Become A Boat Detective

Whether you employ a surveyor or not, you should know some of the things to look for if you have decided to buy a pre-owned boat. A keen eye, a good ear and a checklist will lead you to potential problems. Some of the things to look for are:

  1. Mismatched paint. This could indicate that the boat has been in an accident and had repairs made. Although this in and of itself may not disqualify the boat, if you were not told of the repairs what else might you not have been told about?
  2. Does the keel run true in a straight line fore and aft? Is it straight horizontally?
  3. Do you see any apparent water lines inside the boat or on the engine? Look for a line that separates a rust free area on the engine and a lower area with a lot of rust. This could indicate that the boat took on water.
  4. On an inboard, does the shaft turn true or does it wobble? What about the prop - any nicks or cracks?
  5. Take hold of the prop and try to move it up and down and sideways. You should not be able to move it much. If you can, you have a worn cutlass bearing.
  6. Take a small rubber or phenol hammer and lightly tap the hull moving around the boat. If you hear voids in the fiberglass, that could be a problem of repairs, blisters, or delamination.
  7. Walk around the decks, the floors inside and on the bow. If there are soft spots, it's probably best to disqualify this craft.
  8. Is the steering free and easy to move?
  9. Is the upholstery in good shape?
  10. Check around hatches and windows - do you see water stains inside? If so, these will have to be rebedded to keep the rain and spray out.
  11. Is there any musty/moldy smell inside? This could indicate leakage, prior water damage or simply neglect.
  12. Make sure it is legal, with all required equipment.
  13. Are the handrails bolted through and not just screwed to the surface? Are they secure?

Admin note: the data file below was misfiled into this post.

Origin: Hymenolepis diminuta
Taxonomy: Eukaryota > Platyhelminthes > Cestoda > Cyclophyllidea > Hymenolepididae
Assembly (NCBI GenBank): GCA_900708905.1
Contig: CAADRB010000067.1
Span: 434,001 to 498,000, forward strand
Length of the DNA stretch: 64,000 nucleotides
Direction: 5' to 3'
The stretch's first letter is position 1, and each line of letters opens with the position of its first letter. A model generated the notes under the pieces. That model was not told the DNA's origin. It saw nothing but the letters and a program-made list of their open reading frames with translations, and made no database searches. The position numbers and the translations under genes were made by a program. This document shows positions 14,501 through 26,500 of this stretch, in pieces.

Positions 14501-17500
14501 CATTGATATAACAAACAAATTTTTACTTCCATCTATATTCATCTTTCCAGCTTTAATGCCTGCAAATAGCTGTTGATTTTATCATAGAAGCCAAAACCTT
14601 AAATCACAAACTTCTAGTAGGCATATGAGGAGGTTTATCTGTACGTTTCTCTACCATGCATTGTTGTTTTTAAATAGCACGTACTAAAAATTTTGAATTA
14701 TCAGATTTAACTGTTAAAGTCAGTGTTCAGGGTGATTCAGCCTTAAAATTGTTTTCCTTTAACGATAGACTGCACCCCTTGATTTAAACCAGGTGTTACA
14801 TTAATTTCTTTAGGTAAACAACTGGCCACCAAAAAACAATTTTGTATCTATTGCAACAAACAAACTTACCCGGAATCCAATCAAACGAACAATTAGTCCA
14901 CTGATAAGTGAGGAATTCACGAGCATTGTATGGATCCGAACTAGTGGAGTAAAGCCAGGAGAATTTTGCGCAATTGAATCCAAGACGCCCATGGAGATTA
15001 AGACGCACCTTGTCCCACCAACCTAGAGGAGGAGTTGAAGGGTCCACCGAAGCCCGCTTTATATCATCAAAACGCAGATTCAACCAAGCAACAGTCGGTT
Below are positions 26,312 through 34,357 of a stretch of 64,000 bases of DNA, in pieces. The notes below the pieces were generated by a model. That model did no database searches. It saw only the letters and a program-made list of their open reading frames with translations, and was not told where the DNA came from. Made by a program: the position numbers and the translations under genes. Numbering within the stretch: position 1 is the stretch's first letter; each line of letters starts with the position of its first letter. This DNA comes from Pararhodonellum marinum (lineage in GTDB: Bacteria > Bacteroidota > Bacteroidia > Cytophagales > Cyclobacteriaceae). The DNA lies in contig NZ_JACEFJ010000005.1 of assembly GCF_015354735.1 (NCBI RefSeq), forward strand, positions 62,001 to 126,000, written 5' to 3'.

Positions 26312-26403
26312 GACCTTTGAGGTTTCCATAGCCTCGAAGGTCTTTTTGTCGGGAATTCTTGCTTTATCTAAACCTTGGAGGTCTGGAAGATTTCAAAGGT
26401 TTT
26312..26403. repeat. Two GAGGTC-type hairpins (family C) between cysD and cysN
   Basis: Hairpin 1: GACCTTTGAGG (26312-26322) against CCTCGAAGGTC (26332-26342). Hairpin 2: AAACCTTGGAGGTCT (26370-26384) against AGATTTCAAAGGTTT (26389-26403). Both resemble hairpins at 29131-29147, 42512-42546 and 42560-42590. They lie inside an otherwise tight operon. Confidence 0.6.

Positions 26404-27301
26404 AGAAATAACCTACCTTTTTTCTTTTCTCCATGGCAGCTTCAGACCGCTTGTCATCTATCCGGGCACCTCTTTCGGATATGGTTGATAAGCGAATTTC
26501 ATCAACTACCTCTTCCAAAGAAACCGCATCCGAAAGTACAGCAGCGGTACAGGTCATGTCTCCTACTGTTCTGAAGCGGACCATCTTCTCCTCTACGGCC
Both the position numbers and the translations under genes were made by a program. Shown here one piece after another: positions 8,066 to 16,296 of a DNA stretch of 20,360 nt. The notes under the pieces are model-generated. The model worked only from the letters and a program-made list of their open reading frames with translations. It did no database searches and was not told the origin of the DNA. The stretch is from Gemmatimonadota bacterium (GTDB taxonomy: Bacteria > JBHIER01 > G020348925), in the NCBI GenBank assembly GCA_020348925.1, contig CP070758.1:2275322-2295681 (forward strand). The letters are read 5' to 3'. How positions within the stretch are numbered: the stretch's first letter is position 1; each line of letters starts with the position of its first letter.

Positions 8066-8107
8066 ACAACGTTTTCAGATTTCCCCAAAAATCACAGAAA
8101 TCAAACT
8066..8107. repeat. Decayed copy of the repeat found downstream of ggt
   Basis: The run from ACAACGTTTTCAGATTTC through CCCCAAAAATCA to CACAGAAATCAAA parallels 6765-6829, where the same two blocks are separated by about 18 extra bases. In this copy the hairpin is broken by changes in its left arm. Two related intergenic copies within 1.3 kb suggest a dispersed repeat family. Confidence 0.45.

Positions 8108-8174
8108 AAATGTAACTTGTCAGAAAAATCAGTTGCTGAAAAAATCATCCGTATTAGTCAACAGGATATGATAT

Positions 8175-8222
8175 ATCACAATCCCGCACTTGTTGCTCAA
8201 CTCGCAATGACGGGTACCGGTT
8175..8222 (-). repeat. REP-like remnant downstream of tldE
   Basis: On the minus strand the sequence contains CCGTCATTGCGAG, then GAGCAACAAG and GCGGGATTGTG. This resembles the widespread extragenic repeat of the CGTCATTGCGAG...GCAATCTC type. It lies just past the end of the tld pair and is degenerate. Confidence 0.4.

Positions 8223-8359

14. Look at the transom and check the hull identification number. Does it look like it has been modified? Does it match the number on the registration and or title.
  15. When you start the engine do you have good water flow?
  16. Check belts and hoses for cracks or wear. Even with low hours on an engine(s), rubber deteriorates just sitting.
  17. Check the oil and instead of wiping the stick with a cloth use your fingers, do you feel any grit? What is the color? How does it smell? Does it smell burned. You might want to send a sample of it and the transmission fluid to a lab for testing.
  18. Check the transmission fluid with the same process as the oil.
  19. Check the strainer(s) for debris and clean if necessary.
  20. Test the seacocks to make sure they open and close.
  21. Does the transmission shift easily or does it "clunk?"
  22. See if you can get the maintenance records and review how the boat has been maintained in the past. Also look for reccurring problems.
  23. See if you can find the previous owner(s) and ask about the boat.
  24. Check both the BUC and NADA books to determine value range for this model and year. You can get these books at any boat dealer or a bank that offers boat loans.
  25. If you are looking at an inboard/outboard make sure the tilt motor works properly.

Buyers who fail to inspect boats in the manner may end up with a lemon. Even competent checks, however, can miss details, so it's a good idea to ask a marine surveyor for his professional opinion.

No matter what, skippers are responsible for having the required safety equipment determined by the class of a boat. It's poor planning to assume that pre-owned crafts automatically have the proper navigation lights, horn, flotation devices, or other safety items.

Boating Budget

The purchase of a boat involves much more than a simple down payment and a monthly installation. Use this worksheet to help you determine what costs will be involved when you purchase your dream boat.

Don't Forget The Most Important Part!

The previous information outlines crucial tips about boat purchase and ownership. But as boat owners ourselves, the staff at Modern Yachts wants to offer the most critical piece of advice yet: boat ownership is fun!

Owning a boat opens new worlds and invites fresh experiences. There are hundreds of Modern Yachts boat owners who enjoy a boating lifestyle on Long Island's east end, and each season we host several events to help boaters get together and enjoy activities on the water.

If you prefer a quiet sail of solitude, that's great too. We encourage boaters to enjoy the waters in whatever way suits their lifestyle.

Whatever you do, just remember: It's Better On The Water!